Sunday, May 24, 2009

2012: The End of the World (Again)?

By Alexandre Couto de Andrade

"Our earth is degenerate in these latter days. There are signs that the world is speedily coming to an end. Bribery and corruption are common."

Have you ever heard or read anything like the statement above? Does it seem familiar to you? Well, if you have been living on Earth for a while, it certainly does. This particular statement is nearly five thousand years old. It was found inscribed upon an Assyrian clay tablet and is the oldest known doomsday prediction. It is very probably not the first one ever. We cannot be sure. One thing, however, is certain: people never ceased to make predictions like this ever since. The website “A Brief History of the Apocalypse” provides a list of more than 250 dates on which the world should have ended according to the most relevant prophecies. Take a look. It is worth reading.
Some doomsday prophecies are simply ridiculous, while others are elaborate and have probably sounded very convincing to many of those who heard them. Many of them were pronounced by eminent religious leaders or written in sacred books. In some cases, the predictions were made when the circumstances really suggested that humankind was on the path to imminent self-destruction (the Jehovah's Witnesses, for example, viewed World War I as the Battle of Armageddon). Some predictions were purely mystical, while others were supposed to be “scientific”, at least in some degree. All of them, however, have something in common: the facts they foretold have obviously never occurred.
My purpose in this post is to write about the most recent of these prophecies: the 2012 doomsday prediction. Based on the Mayan calendar (Long Count), some people believe that the world will end on December 21 or 23, 2012. That's when the calender ends. This apocalyptic interpretation is disputed by academic scholars of Mayan civilization.
Pseudoscientists and mystics generally have very peculiar opinions about ancient civilizations. Many pseudoscientists simply underestimate them. According to Erich von Däniken, for example, the ancient egyptians needed extraterrestrial help to build the pyramids (a claim supported only by ignorance). Other pseudoscientists, as well as most mystics, on the other hand, overestimate them. Myths and superstitions are seen as “ancient knowledge”. Vague and obscure “prophecies”, that can mean almost anything (Nostradamus', for instance), always find a convenient interpretation (generally after the “foretold” event has occurred). That is clearly what happens in this case. How could the Mayans possibly have determined when the world is going to end? What kind of special knowledge did they have?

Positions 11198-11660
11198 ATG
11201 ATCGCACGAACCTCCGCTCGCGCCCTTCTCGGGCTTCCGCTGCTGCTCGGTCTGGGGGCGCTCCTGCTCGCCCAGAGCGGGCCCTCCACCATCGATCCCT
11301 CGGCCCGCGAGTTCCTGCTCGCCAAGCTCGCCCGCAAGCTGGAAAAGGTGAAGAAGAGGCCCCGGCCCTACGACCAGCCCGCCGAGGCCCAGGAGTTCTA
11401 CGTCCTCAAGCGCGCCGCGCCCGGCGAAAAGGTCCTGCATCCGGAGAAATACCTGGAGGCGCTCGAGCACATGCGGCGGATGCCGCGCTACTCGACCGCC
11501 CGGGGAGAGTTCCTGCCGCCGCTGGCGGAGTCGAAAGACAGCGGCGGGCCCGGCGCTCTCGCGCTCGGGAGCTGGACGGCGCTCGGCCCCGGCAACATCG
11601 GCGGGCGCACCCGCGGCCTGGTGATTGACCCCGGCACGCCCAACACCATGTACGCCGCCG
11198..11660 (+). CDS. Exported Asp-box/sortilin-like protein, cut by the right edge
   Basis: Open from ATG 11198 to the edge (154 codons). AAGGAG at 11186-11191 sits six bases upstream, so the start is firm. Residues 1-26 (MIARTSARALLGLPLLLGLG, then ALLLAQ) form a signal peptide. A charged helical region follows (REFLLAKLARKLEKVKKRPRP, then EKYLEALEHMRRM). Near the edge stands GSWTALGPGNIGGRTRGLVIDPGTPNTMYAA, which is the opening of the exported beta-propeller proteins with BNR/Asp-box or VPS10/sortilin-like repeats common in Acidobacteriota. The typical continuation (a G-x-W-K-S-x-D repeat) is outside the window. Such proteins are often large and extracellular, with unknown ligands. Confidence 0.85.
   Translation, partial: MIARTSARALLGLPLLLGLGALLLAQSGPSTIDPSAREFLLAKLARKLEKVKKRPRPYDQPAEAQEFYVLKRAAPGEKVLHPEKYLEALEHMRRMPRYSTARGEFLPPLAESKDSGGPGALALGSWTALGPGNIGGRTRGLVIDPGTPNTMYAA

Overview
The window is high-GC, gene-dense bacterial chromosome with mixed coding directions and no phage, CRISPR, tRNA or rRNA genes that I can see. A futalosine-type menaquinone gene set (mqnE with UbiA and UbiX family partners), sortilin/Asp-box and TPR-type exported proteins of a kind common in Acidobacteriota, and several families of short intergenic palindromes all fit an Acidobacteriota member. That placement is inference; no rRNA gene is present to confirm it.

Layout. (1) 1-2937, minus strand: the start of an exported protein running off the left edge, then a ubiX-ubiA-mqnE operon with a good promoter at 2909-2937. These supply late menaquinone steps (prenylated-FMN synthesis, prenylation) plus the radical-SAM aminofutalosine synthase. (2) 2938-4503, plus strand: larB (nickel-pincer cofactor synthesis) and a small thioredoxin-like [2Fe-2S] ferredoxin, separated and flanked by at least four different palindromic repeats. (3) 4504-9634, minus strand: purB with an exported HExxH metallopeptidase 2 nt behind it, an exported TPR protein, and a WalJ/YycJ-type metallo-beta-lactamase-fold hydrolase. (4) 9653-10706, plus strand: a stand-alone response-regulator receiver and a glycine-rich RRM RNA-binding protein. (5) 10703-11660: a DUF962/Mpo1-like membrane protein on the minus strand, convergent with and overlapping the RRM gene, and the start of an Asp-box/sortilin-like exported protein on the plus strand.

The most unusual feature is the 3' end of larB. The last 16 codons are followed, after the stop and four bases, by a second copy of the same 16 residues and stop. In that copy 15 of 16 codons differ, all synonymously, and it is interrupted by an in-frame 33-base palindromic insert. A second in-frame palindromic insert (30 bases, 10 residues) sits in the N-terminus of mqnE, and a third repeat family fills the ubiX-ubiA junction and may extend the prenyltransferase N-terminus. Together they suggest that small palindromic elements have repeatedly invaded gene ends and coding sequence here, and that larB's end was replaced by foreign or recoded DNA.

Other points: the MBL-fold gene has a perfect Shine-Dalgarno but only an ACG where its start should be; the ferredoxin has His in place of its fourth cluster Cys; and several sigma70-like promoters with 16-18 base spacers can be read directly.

The proponents of the 2012 doomsday are not intimidated by questions like these. There are “other evidences”, after all. They are provided by astrology. Well, if you think that astrology is credible, read my first blog post (Astrology: What does Science have to say about it?).
Some people also argue that the wars, famine, natural catastrophes, diseases, among many other misfortunes that the world faces nowadays are signs that indicate that the end is indeed near. But haven't these problems always been with us? As a matter of fact, although things are still very far from being good, humankind has never been so prosperous as it is now.
We, human beings, will undoubtedly eventually face extinction. Nevertheless, the end is neither written in the stars, nor was predicted by any primitive people.

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